>> you are watching france 24. i am genie godula. these are the headlines. as eu leaders get set to meet on the migrant crisis in brussels, we will hear from the emergency director of human rights. he has just come back from the island of lesbos where refugees are still arriving by the thousands. violence in israel continues at the gate of the old city.
french president francois hollande inaugurates paris' museum, anthropological reopening after a six-year renovation. the french government says it will consider tax cuts to help keep air france flying. we will have the details in business. the governing body of european football holds a crisis meeting on the fate of its suspended later. week, suspended last linked to the corruption scandal. thousands of syrian refugees are
arriving each day in lesbos from turkey. the greek island is forced to cope as refugees face unbearable conditions and sometimes violent. >> exalted but exhausted, boatloads of refugees dock in after ans -- lesbos arduous journey aboard the aegean sea. migrant desperate to get to europe, it is a short but narrow crossing from turkey. what should be a 50 or 90 minute ferry ride has turned to tragedy. boardes pay thousands to rubber dinghies and many do not make it. last week, a one-year-old boy died off the coast. there have been stories of incredible survival.
on tuesday, a young syrian woman gave birth right here on the island. >> in the last few days, dozens of both arrived. there is no assistance from the greek government on the beaches. it is all done by volunteers, including spanish lifeguards and fallen to your doctors. we do not even have an ambulance on the beach. the woman delivered her baby on the rocks on the beach. >> those who do make it face rents, --condition conditions, abysmal some say. some people sleep on the ground with little more than a blanket. eu leaders have urged greece and turkey to set up joint areas, but athens has dismissed the idea out of fear that turkey might use the situation to strengthen its place in the ag
and waters. genie: you heard from the emergencies director from human rights watch. he told our stuart norvall more about the dire situation on the ground. >> we saw thousands of people arriving every day. there was a short lull earlier last week when the turkish coast guard prevented votes from leaving. in the past few days, literally thousands of people, dozens of boats have arrived, and there is no assistance from the greek government on the beaches. it is all done by volunteers, including spanish lifeguards and volunteer doctors. we do not have an ambulance to treat the most serious cases. >> where do people go from there then? >> after they arrive on the beach, we have to give them new clothes because they arrive wet. many of them are hypothermic and need to be warmed up. then they have to walk up a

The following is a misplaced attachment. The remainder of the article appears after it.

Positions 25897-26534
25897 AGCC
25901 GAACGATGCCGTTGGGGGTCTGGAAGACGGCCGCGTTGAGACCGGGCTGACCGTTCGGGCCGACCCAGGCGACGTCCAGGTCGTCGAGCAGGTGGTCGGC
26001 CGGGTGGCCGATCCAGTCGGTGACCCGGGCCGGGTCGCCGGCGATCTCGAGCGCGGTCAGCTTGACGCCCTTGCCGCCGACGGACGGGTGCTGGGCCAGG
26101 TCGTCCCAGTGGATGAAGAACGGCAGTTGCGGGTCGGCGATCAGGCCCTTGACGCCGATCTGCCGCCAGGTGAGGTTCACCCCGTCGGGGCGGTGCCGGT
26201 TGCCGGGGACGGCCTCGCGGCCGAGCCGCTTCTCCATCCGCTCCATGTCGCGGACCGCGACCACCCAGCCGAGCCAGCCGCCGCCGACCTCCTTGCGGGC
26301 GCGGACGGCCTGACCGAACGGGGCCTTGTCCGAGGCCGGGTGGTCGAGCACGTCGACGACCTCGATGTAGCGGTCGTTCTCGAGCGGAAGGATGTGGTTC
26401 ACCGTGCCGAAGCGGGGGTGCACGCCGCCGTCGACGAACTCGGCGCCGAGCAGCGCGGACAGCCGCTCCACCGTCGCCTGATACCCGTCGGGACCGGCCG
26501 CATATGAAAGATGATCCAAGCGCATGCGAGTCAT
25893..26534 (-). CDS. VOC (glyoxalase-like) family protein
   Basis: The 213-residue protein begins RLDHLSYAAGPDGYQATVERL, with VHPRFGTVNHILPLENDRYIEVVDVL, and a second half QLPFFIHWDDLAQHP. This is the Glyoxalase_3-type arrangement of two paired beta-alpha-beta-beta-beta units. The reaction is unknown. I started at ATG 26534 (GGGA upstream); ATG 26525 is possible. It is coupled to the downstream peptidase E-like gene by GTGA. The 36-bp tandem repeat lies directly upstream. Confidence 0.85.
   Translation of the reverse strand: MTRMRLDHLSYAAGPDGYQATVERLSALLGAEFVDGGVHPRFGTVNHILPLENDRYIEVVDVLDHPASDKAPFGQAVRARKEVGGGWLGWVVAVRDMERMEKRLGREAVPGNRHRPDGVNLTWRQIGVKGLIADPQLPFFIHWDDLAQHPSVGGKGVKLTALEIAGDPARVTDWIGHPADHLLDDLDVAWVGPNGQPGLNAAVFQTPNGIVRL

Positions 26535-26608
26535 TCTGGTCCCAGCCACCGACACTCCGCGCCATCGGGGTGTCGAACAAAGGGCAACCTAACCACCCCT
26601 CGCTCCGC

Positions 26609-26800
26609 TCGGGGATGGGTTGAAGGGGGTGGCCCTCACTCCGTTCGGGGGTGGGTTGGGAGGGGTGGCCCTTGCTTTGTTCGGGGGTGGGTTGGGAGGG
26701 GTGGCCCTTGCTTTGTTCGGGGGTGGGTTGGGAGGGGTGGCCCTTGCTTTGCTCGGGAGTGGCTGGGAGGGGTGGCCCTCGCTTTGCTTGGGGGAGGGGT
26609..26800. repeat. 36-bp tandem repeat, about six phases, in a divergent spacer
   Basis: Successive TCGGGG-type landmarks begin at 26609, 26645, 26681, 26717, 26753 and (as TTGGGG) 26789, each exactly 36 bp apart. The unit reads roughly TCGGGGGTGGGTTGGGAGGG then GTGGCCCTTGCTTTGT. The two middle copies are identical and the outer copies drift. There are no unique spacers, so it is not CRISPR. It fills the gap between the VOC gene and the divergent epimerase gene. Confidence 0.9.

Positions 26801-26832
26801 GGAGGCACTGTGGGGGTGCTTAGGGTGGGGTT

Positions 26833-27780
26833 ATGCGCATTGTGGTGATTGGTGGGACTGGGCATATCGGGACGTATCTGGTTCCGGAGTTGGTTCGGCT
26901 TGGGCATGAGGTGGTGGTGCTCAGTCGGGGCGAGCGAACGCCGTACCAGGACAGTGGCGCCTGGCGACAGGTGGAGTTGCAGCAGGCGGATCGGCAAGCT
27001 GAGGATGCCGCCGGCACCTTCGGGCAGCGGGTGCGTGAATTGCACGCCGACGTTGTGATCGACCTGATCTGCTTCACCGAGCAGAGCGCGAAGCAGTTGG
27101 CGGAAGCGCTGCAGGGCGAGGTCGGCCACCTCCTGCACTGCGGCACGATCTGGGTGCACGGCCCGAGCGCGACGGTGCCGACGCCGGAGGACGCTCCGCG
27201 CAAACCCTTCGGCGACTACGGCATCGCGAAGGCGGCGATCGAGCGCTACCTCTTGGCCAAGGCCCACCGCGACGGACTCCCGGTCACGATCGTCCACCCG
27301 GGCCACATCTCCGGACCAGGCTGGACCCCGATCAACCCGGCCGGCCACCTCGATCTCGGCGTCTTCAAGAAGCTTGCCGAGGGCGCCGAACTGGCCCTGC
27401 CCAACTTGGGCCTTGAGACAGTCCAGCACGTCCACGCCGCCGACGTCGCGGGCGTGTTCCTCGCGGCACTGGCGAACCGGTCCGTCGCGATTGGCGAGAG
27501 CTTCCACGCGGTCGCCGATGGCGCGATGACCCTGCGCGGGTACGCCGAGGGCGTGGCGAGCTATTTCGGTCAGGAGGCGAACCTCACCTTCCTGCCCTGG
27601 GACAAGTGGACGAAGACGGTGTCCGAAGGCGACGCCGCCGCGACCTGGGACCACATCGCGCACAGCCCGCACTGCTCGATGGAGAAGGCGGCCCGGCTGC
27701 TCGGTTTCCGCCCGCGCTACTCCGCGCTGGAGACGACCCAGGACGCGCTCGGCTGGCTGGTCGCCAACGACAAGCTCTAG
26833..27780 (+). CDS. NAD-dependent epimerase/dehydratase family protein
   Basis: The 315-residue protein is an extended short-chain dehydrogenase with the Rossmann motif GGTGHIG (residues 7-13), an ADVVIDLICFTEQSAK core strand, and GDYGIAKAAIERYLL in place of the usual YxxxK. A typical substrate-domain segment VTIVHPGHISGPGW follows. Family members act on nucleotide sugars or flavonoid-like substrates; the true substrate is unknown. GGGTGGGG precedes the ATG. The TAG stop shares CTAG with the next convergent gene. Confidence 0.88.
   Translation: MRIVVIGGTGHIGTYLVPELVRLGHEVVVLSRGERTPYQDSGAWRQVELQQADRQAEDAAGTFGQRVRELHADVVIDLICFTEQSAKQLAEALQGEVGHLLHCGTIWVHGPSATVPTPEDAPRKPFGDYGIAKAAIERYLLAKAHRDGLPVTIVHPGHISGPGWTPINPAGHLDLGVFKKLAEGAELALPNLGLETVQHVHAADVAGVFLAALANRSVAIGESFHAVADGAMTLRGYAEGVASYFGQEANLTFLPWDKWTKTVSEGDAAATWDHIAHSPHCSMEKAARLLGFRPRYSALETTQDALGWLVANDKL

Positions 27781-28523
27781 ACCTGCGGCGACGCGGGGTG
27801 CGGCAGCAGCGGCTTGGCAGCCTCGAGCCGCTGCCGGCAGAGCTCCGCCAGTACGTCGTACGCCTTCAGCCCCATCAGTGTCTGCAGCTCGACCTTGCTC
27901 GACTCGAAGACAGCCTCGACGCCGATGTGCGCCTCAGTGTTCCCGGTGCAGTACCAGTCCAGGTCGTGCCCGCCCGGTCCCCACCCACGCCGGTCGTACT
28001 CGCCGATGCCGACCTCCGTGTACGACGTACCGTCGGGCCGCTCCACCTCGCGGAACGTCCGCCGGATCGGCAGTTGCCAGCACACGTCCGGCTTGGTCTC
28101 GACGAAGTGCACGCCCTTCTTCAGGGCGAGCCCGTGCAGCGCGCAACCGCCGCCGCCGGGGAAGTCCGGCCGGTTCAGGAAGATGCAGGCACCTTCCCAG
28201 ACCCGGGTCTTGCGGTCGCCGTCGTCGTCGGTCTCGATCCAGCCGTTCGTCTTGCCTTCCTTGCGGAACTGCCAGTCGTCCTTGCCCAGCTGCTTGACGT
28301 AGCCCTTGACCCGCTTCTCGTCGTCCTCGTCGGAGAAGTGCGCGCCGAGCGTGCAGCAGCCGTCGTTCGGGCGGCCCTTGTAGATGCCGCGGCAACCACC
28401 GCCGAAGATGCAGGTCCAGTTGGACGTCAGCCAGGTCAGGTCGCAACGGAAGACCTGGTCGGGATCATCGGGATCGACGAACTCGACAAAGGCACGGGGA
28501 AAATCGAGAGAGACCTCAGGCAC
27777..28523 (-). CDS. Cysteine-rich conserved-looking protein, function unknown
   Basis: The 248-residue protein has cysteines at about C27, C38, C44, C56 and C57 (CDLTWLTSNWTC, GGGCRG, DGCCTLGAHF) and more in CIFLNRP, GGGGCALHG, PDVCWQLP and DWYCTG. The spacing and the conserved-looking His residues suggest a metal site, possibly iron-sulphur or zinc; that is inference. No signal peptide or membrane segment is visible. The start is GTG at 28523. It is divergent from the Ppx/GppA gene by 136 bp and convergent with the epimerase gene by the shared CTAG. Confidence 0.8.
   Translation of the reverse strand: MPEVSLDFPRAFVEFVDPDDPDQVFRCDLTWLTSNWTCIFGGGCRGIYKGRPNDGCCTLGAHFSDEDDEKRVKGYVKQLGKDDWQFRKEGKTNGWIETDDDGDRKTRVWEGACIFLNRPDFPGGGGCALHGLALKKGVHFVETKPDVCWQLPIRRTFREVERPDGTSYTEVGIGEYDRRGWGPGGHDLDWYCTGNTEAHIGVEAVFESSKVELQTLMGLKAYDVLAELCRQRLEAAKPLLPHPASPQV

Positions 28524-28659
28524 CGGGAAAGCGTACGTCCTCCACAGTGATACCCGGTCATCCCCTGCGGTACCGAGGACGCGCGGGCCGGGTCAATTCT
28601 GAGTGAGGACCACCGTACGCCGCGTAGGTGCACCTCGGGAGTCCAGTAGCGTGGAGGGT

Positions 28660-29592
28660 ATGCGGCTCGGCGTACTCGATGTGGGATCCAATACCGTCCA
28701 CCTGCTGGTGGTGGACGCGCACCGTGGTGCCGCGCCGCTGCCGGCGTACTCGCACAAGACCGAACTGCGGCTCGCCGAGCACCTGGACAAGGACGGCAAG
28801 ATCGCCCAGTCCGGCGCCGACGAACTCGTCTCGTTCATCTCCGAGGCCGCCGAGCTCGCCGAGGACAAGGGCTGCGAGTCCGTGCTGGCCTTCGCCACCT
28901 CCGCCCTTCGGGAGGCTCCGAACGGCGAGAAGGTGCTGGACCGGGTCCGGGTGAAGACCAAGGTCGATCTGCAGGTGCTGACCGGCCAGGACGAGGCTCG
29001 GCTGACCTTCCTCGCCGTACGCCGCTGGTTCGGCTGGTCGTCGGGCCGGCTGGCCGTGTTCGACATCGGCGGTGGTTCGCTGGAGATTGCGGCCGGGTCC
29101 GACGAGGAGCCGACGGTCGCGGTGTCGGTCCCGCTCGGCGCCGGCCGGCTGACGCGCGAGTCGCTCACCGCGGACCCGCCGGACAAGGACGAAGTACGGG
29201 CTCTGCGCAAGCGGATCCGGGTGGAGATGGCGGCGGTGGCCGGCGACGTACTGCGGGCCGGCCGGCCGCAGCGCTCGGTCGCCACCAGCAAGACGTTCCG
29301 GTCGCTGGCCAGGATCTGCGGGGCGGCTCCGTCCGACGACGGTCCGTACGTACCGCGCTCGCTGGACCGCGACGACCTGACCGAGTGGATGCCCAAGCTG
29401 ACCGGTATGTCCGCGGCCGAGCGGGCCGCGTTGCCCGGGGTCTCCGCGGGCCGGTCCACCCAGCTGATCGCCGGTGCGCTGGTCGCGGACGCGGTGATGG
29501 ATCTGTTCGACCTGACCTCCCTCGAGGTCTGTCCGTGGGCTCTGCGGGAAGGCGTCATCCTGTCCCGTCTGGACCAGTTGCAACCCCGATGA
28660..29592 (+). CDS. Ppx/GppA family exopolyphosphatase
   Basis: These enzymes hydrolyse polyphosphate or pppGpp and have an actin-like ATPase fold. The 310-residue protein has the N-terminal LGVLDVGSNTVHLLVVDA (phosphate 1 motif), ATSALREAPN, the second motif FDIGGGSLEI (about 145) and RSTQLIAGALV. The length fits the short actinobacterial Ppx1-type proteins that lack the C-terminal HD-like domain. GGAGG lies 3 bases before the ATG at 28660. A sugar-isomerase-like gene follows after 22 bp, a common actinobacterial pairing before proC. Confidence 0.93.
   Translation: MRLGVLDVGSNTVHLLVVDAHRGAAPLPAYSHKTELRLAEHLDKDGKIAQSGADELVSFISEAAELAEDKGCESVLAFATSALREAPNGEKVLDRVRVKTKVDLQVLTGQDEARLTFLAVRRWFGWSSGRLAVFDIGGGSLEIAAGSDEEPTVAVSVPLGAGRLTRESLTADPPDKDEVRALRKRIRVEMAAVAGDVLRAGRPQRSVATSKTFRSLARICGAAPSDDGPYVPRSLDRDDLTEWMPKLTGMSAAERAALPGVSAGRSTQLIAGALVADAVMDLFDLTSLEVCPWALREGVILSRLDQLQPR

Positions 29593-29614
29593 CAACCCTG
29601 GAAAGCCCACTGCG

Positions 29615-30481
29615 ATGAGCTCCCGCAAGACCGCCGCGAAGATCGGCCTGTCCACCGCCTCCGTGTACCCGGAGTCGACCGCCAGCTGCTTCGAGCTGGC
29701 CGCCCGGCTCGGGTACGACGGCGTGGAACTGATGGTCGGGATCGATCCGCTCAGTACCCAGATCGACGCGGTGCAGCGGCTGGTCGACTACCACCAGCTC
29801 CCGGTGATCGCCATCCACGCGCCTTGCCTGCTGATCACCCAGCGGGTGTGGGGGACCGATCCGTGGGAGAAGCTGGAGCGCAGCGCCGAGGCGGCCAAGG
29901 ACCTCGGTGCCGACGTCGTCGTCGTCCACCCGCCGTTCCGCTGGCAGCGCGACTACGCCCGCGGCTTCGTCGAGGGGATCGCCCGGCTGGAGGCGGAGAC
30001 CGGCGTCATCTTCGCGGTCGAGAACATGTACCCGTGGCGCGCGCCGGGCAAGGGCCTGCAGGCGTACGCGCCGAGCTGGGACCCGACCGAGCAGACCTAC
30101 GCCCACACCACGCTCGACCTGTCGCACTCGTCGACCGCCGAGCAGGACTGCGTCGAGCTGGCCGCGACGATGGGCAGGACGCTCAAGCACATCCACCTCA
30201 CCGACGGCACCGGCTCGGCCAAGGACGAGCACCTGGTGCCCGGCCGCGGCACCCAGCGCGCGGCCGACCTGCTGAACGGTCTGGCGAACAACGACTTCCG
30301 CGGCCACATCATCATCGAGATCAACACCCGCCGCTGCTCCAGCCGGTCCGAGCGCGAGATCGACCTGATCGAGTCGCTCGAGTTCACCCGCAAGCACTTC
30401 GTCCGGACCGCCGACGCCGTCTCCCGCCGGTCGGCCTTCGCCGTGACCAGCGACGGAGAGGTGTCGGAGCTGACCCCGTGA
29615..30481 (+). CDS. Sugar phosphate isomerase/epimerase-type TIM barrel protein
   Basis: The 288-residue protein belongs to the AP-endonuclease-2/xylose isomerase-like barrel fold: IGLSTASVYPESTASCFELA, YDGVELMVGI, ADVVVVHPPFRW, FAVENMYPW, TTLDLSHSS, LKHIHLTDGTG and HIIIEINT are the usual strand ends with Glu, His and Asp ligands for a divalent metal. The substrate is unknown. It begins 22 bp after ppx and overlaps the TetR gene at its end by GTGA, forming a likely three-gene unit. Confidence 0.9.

mountain for 15 kilometers to reach the closest west station -- bus station. after this horrific journey, people spend hours walking up a mountain. >> some are saying we should not be welcoming these people through europe because it encourages other people to come. >> these people are fleeing incredibly brutal conflict in syria, afghanistan, iraq. 93% people come from those countries alone. we are not going to stop them from coming just because we welcomed them on the beach. their lives byd crossing the border between afghanistan and iran. they will continue to come, and it is important that they are treated with respect for their rights and with the medical assistance that they often need. genie: that is the emergencies
director of human rights. the number of refugees and migrants coming into europe has topped 710,000. that is more than twice who came in for all of 2014. as thousands come into europe every day, eu leaders are meeting in brussels to try to concretely conquer the problem. >> is time to take action. this is the warning from the eu commission as they gathered for a summit on the migrant crisis. time is hard time -- high for the member states to match these commitments. the commission is worried by the agreed inn what was september and what has been put on the table until now. >> the european commission says none of the 2 billion euros promised has come through. 48leaders have only deployed of the extra 775 officers to
boost the border patrol. certain eu member states are wary of involving turkey, who they see as a populist muslim nation with a questionable human rights record. it has taken in 2 million syrian refugees, the most of any country in the world. german chancellor angela merkel says turkey is key to helping solve the refugee crisis. or stemnnot organize the refugee movement without working together with turkey. that means we must better support turkey in caring for refugees and providing humanitarian aid. they are hoping to convince ankara to take in more refugees. in exchange, turkey wants more money and an easing of visa restrictions. >> as a contrary to say this is
what a sovereign region, no refugees can enter, is not in terms with human rights or international law. >> there is also the question of how and where to re-house more than 160,000 refugees currently in greece and italy. over 700,000 migrants have crossed into europe this year, most of them arriving in germany. migrants are required to be registered in their first country of arrival. genie: britain's referendum on whether it should stay in the eu will also be at the summit. david cameron is pushing for changes within the european union as a condition for continued british membership. this, what is the perception mike in the u.k. about where these negotiations